How Covid is causing a ‘she-cession’ in the UK jobs market
Progress for women in work is back at 2017 levels because of the effects of the pandemic, study finds
Women are more affected by Covid-related job losses than men in 17 of 24 countries in the Organisation for Economic Co-operation and Development that reported an increase in unemployment in 2020, PricewaterhouseCoopers' annual Women in Work Index shows.
Between July and October 2020, 15.3 million people were put on furlough in the UK.
Of the furloughed jobs for which gender breakdowns were available, 52 per cent were women’s jobs, despite women only making up 48 per cent of the workforce.
In the UK, female-dominated industries such as accommodation, food services, arts, entertainment and recreation had the largest share of furloughs in the country.
The study assessed female economic empowerment, in which the UK was 16th of 33 nations in the OECD countries in 2019.
The top three countries were Iceland, Sweden and New Zealand.
But the UK’s place in the index is expected to fall in 2021, setting progress for women in work back to 2017 levels.
Progress towards gender equality will have to be double its normal speed to reverse the damage by 2030.
For nine years, all OECD member countries have made consistent gains towards women’s economic empowerment.
But because of Covid-19 this trend will be reversed and will not begin to recover until 2022, when it should regain 0.8 points.
The UK's Coronavirus Job Retention Scheme means the full effect of the pandemic on the labour market has not yet been seen.
But if current furlough data indicates future unemployment trends, a larger number of women will be at risk of job losses than men when the initiative ends in April.
Even before the pandemic began, women spent an average of six more hours on unpaid childcare every week than men, according to research by UN Women.
Women have taken on an even greater share during the pandemic and now spend 7.7 more hours a week on unpaid childcare than men.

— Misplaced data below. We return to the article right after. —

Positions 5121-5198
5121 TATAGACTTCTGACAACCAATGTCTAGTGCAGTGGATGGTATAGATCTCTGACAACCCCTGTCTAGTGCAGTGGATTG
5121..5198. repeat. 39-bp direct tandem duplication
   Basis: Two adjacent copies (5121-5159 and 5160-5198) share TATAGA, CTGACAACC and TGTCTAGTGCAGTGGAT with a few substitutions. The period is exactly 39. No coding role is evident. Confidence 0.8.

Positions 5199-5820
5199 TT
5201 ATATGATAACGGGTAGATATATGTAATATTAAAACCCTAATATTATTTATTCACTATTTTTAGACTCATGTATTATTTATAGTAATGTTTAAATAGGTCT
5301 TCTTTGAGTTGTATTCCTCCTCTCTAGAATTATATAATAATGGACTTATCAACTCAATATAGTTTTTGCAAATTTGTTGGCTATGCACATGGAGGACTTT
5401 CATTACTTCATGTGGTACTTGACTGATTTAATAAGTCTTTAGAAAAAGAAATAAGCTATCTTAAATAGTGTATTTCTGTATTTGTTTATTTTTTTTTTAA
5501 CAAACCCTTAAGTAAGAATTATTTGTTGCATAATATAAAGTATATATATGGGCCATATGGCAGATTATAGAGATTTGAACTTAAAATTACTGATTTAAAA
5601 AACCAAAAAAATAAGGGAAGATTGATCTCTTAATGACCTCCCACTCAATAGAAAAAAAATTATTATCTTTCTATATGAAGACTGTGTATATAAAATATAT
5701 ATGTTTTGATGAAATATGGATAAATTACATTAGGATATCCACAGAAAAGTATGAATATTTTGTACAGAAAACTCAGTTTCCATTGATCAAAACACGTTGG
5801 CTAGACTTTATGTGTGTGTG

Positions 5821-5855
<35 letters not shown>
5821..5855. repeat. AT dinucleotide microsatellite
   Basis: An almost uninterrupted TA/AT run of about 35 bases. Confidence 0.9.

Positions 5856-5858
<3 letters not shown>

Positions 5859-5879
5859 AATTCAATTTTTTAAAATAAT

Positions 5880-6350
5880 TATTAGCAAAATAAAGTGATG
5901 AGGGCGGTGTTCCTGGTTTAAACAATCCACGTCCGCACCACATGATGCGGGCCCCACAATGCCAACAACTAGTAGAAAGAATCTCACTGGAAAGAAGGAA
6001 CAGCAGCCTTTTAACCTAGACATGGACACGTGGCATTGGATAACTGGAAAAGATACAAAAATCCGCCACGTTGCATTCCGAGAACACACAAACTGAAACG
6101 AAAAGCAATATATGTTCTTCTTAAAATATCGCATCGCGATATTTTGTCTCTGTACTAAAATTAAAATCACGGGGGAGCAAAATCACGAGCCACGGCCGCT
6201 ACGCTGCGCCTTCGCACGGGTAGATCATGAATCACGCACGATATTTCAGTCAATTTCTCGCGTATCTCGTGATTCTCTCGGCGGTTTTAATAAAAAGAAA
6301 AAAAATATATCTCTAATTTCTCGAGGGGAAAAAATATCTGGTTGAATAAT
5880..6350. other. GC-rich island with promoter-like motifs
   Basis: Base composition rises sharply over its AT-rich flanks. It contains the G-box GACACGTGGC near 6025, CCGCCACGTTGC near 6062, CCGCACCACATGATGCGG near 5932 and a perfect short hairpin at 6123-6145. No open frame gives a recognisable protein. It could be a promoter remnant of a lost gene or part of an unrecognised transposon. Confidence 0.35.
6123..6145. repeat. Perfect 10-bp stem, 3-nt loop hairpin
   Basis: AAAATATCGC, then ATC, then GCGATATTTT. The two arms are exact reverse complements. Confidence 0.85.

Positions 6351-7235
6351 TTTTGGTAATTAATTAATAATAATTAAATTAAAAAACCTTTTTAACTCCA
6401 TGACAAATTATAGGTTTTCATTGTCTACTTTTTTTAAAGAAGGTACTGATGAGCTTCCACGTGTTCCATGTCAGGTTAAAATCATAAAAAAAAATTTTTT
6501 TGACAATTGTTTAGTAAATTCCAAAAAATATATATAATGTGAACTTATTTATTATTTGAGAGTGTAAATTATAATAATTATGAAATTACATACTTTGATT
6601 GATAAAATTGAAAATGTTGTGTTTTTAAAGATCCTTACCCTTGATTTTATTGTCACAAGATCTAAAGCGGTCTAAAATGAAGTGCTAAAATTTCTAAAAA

This "second shift" is almost as long as an extra full-time job.
The longer this burden lasts, the more women are likely to leave or reduce the time they spend working permanently.
“Losing women from the workforce not only reverses progress towards gender equality, it also affects economic growth," said Larice Stielow, senior economist at PwC.
"Although jobs will return when economies bounce back, they will not necessarily be the same jobs.
"If we don't have policies in place to directly address the unequal burden of care, and to enable more women to enter jobs in growing sectors of the economy, women will return to fewer hours, lower-skilled and lower-paid jobs."
For businesses in particular, it’s paramount that gender pay-gap reporting is prioritised ... as businesses focus on building back better and fairer
Laura Hinton, PWC
While some women may decide to leave the workforce temporarily because of the effects of the pandemic, research suggests career breaks have long-term effects on their job prospects.
“Based on our findings, there is absolutely no time to lose in addressing the very real impact of the pandemic on women," said Laura Hinton of PwC.
"Governments, policymakers and businesses all have a responsibility to work together to empower women and create opportunities for meaningful participation in the workforce.
"For businesses in particular, it’s paramount that gender pay-gap reporting is prioritised, with targeted action plans put in place as businesses focus on building back better and fairer.
"An important action that should be front and centre of these plans is focusing on developing skills and training initiatives that are tailored to the needs of women, ensuring women can access employment in high-growth sectors such as technology.”
Updated: March 2, 2021 05:27 PM